Tag Archives: sandra bullock

‘Ocean’s 8’ is Simple Fun that Goes Down Smoothly

As far as all-female reboots/re-imaginings of classic film franchises go, the bar for this to beat “Ghostbusters” was not that high…

“Ocean’s 8” stars Sandra Bullock as the estranged sister of Danny Ocean, and follows her as she puts together a crew of women to steal a diamond necklace during the Met Gala in New York City. Cate Blanchett, Anne Hathaway, Mindy Kaling, Sarah Paulson, Awkwafina, Rihanna and Helena Bonham Carter fill out the group as Gary Ross directs and co-writes.

I don’t think anyone was dying to see this franchise revisited but when it was announced with the gender-swap twist there really wasn’t much backlash like the “Ghostbusters” remake/reboot saw. This was mainly because the trailers weren’t historically bad and the fanbase isn’t as cutthroat as that of “Ghostbusters.” And for the most part, also unlike “Ghostbusters” (which I’ll stop comparing this to because it’s a lazy association), “Ocean’s 8” does a good job of setting itself apart from its predecessors and (mostly) never trying to duplicate or one-up them.

The cast is obviously top-notch, full of Oscar, Emmy and Grammy winners, and they for the most part get equal screen time to play around. Some of them do get pushed to the side save for a randomly inserted “look at the crew bonding!” clip, like when Awkwafina shows Mindy Kaling how to use Tinder in a scene that last 30 seconds and leads nowhere. Anne Hathaway, my first true Hollywood crush, comes close to stealing every scene she is in playing a ditsy celebrity who is the target of the heist. Hathaway is essentially the exaggerated meme that society and the Hathahaters have painted her out to be and it’s a blast watching her play into it.

Much like the heist itself the glue at the center of the film is Bullock, who carries herself with a cocky but still kind-hearted way about her. We aren’t given much to her character besides she’s a thief who likes thieving and has a few bad relationships from her past but that never really hinders our viewing experience. James Cordon also shows up toward the end of the film and while the plotline he’s involved in goes on for far too long, he provides some of the film’s biggest laughs.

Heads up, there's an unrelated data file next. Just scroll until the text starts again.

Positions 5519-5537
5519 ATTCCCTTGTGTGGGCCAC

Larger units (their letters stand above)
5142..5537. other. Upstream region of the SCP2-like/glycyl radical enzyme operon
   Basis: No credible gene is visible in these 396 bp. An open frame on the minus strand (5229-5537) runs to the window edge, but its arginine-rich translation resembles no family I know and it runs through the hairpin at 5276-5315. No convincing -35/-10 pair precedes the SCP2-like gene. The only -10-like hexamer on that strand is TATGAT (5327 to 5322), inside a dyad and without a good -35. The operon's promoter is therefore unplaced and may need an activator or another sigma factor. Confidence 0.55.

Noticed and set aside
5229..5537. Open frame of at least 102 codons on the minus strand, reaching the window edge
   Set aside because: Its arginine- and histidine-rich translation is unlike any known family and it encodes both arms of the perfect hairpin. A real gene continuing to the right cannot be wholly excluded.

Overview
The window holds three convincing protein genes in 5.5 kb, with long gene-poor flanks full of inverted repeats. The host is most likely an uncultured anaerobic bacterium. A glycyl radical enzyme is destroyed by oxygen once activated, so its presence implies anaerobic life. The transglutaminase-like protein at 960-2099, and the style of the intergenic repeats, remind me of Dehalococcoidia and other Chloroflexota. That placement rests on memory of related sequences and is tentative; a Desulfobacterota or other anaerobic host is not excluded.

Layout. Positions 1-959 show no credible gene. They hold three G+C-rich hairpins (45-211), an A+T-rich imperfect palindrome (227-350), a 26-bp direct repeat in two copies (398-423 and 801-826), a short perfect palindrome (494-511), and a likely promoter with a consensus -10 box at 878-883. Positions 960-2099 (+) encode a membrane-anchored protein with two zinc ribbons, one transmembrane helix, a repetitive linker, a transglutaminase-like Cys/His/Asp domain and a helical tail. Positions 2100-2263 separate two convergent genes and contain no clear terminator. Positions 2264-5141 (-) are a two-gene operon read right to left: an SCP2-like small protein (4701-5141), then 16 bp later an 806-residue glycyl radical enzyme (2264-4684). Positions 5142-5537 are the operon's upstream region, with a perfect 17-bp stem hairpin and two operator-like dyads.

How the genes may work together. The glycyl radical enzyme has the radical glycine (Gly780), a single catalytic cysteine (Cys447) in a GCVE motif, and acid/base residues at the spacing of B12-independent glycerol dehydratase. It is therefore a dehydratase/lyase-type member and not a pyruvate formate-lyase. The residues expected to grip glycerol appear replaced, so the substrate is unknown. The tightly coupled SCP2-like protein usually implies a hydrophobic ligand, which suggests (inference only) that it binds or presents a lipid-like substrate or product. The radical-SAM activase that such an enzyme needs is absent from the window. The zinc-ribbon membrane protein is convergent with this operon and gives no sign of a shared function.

Now the heist itself is alright, there are a few intense moments and a couple creative ways the crew works around problems, but there are also *a lot* of things we’ve seen before, not only in the previous “Ocean’s” films but just heist plots in general. There is also a twist that I did not think was handled well (or plausibly) and it was only made worse by the fact that the marketing campaign inadvertently spoils it.

The film is shot well with a nice gleam (this is the Met Gala, after all) and the editing is sometimes fun and quick but other times holds for too long or don’t create a beat for the dialogue to be delivered properly.

“Ocean’s 8” is light entertainment that for the most part does not try to be anything else. There a few fun cameos and amusing one-liners, but mostly this is a movie focused on letting several Hollywood stars have a great time and allow the audience to do the same and there’s usually nothing wrong with that.

Critic’s Grade: B–

Bullock Saves ‘Brand’ from Being a Crisis

Our_Brand_Is_Crisis_(2015_film)_POSTERWell this movie may not be a crisis, but it isn’t that good, either…

“Our Brand Is Crisis” stars Sandra Bullock as a political strategist who comes out of retirement to help a Bolivia presidential candidate. Billy Bob Thornton, Anthony Mackie and Joaqium de Almeida also star as David Gordon Green directs. The film is partially based on the true story of the 2002 Bolivia election.

The film is produced by George Clooney, and was at one time supposed to feature him in the starring role as well as the director’s chair. But somewhere along the line the role went to Bullock and the character was rewritten as a woman, and we have the movie we have. The movie may have been different with Clooney in the starring role, however I can’t imagine it would have been much better. As I’m sure Clooney would have done, Bullock is the saving grace of the film, lifting it up and at some points saving it from a script that is scattershot and features major shifts in tone.